Evening: Within the Technical University there is now a press and radio service that continuously produces and broadcasts bulletin boards. The students are operating the restaurant service, which takes care of the daily preparation, serving and supplying of food; students from the Medical School man the hospital service that provides medical care. There was also a dormitory service, to ensure rest for those occupying the building, as well as a housekeeping service for cleanliness. Finally, the Order Service was responsible for checking the situation inside the University, and for changing the guards at the gates and at critical points of the buildings. All services were subject to a Secretariat dealing with all issues. People placed themselves at building windows with small mirrors, reflecting light toward the security crews installed in surrounding buildings, to prevent photos from being taken. Around midnight, there are around 4,000 people in the building and on the outside, many groups remain in support.

Friday November 16, 1973

During the night, the first tear gas canisters fall on the Polytechnic and the General Assembly of the occupation is dissolved. Just before that, a large protest march had forced the police to retreat. Barricades made of vehicles are placed on Alexandra Avenue (another major avenue located at the North of the University), in front of army tanks heading to the Polytechnic later.

9am: The first barricades are being set up and two large marches are formed on Panepistimiou and Stadiou Avenues (major avenues that run through the center, South of the Polytechnic).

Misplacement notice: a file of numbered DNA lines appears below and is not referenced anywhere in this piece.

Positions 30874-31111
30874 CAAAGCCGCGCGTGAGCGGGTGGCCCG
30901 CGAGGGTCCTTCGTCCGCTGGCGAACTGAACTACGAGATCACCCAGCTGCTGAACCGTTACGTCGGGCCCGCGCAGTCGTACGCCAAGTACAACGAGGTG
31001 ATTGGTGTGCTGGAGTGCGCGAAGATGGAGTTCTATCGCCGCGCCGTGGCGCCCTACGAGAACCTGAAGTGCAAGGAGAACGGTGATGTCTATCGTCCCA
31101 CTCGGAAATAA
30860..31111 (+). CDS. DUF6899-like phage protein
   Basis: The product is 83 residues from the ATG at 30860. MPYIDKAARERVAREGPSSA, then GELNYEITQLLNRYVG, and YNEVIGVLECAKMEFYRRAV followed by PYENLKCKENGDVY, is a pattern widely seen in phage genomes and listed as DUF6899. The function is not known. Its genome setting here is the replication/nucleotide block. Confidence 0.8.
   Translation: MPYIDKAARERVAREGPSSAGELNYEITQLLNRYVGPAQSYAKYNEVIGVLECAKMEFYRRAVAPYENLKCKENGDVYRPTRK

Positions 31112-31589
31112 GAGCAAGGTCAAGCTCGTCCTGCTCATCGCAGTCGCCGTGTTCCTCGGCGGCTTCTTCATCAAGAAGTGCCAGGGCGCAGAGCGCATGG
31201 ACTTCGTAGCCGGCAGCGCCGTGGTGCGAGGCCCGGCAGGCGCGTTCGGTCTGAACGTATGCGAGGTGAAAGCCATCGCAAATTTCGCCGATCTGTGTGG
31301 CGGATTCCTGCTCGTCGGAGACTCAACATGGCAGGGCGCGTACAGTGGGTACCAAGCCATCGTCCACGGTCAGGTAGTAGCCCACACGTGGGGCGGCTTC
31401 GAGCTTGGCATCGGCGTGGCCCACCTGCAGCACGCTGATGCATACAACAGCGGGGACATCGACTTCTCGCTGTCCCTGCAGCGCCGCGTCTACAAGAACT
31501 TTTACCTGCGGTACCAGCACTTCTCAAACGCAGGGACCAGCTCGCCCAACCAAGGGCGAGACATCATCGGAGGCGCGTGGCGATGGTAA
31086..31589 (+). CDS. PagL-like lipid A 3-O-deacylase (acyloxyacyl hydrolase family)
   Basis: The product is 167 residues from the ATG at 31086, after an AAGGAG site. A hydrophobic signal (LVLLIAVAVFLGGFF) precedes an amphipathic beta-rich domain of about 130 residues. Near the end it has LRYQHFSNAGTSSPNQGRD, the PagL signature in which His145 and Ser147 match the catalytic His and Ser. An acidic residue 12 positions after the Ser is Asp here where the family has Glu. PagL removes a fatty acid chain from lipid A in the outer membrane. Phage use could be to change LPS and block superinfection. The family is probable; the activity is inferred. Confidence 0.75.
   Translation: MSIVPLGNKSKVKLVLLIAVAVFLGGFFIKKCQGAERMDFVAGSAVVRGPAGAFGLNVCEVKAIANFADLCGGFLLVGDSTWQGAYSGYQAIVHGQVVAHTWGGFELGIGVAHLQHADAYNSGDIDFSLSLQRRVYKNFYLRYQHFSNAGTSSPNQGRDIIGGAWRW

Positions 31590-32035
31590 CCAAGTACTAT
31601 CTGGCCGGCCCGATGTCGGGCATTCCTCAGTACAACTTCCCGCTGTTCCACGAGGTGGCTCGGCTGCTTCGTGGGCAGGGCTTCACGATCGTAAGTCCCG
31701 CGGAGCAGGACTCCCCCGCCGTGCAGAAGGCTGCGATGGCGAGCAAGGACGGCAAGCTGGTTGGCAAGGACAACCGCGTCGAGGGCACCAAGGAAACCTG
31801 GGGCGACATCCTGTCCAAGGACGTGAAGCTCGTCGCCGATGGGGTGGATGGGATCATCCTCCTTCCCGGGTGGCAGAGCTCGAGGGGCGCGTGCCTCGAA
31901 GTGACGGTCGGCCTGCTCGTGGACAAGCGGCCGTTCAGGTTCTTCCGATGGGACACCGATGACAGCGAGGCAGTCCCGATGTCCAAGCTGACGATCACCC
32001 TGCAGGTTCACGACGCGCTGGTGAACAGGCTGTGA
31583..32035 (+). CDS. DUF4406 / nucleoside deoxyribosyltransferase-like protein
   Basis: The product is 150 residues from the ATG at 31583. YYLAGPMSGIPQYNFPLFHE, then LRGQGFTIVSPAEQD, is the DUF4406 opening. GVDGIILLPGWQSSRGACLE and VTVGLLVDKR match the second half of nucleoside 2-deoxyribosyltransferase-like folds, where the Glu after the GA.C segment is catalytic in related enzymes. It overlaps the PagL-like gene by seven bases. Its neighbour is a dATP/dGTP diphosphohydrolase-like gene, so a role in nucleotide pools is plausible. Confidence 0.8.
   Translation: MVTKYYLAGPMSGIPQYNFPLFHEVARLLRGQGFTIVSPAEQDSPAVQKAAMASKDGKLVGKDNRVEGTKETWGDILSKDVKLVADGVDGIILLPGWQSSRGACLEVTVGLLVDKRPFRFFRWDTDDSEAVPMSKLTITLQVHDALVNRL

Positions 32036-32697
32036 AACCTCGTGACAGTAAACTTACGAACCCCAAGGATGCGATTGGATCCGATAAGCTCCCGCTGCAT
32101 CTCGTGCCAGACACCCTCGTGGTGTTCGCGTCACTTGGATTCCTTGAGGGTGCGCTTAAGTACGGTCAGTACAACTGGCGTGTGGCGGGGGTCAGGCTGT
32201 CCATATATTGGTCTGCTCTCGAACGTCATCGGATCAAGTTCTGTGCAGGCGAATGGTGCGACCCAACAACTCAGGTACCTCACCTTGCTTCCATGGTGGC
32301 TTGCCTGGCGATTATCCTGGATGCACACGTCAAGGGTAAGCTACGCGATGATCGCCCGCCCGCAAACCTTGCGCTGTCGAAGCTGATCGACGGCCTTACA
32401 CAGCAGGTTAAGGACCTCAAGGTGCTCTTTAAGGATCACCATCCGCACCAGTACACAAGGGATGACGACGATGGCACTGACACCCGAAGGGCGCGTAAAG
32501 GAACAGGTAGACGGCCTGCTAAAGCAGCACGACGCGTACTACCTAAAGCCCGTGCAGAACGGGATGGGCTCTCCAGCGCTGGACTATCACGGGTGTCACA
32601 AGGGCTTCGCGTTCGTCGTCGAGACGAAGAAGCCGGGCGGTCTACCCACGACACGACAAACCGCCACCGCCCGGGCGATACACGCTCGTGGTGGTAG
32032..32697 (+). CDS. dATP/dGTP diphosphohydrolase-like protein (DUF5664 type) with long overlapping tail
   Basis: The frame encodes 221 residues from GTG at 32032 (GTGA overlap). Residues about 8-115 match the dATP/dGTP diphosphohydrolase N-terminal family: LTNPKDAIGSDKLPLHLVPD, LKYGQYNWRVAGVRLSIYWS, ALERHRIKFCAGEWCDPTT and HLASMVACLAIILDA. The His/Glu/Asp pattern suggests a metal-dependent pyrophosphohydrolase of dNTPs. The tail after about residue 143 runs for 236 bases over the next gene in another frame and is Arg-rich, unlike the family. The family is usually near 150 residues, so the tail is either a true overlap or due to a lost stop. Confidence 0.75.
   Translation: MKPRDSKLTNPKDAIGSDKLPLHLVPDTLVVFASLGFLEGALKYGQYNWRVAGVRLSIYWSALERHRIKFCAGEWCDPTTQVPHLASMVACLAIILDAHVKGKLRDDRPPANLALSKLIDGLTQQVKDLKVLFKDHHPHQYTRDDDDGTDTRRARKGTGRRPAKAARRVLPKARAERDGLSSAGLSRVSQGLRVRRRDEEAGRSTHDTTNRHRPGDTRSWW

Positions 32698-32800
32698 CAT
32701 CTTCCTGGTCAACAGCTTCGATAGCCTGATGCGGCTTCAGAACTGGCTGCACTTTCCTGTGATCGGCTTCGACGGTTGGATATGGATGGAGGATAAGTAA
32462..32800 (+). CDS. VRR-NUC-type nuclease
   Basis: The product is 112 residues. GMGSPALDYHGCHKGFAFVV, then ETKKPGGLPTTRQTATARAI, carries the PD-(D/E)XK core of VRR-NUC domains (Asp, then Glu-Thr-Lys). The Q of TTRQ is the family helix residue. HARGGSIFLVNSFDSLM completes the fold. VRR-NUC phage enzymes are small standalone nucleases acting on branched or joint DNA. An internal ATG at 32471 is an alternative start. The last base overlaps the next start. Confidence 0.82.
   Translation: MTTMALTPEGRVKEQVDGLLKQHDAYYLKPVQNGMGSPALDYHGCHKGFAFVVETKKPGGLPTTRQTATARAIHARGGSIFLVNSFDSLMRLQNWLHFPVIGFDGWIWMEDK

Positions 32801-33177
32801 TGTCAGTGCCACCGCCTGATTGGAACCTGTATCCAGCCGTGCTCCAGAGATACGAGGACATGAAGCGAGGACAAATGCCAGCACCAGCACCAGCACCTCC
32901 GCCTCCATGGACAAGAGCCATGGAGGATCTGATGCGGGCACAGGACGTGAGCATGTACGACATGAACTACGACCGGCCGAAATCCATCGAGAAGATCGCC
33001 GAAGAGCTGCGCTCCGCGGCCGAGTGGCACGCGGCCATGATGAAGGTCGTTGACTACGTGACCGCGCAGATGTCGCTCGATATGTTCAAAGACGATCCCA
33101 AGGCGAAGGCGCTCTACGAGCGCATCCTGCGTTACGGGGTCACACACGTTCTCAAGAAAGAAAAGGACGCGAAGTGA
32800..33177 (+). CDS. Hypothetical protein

12pm: The Farmers committee from Megara city visits the General Assembly and stands with the demands of the students and the necessity of overthrowing the military government. 

6pm: The protester numbers have surged to 300,000 around Athens and include people from all walks of life. Clashes with the police forces begin, causing numerous injuries among the students. 

7pm: The unified large march headed over to the Polytechnic and the police struck in full force. Armored vehicles are being deployed and the first gunshots are fired into the crowd. In multiple locations around the Polytechnic, fierce hand-to-hand battles erupt. More than 100,000 people gathered in and around the Technical University and created barricades with trolleys, buses, billboards and everything else that can be found. The injured are being treated inside, while the radio station makes appeals for medicine, needles and scissors, also giving instructions for dealing with tear gas canisters that are thrown inside the Polytechnic. At the Athens Regulatory Center, police violence surpasses any historical precedent. Some students are killed. The police commanders decide to seek help from the army.

9pm: Demonstrators set up barricades at various points near the Polytechnic and protesters attack the Prefecture of Attica and then proceed to occupy it. Some protesters also besiege the Ministries of Education, Agriculture, Justice, Social Services and Public Works.

9.30pm: The police enforce a curfew in most of the area around the Polytechnic.

10:15pm: The police raid the area outside the Polytechnic, attacking demonstrators on Alexandra Avenue and shooting tear gas at protesters, who have, in the meantime, rebuilt their forces and are heading towards the area. At 10:30pm, a fake ambulance full of policemen crosses the barricades and proceeds to throw a massive load of tear gas at the Polytechnic and its surrounding areas, while the besieged students continuously receive injured and dead protesters. At the same time, Red Cross ambulances enter the campus to aid the most critical cases.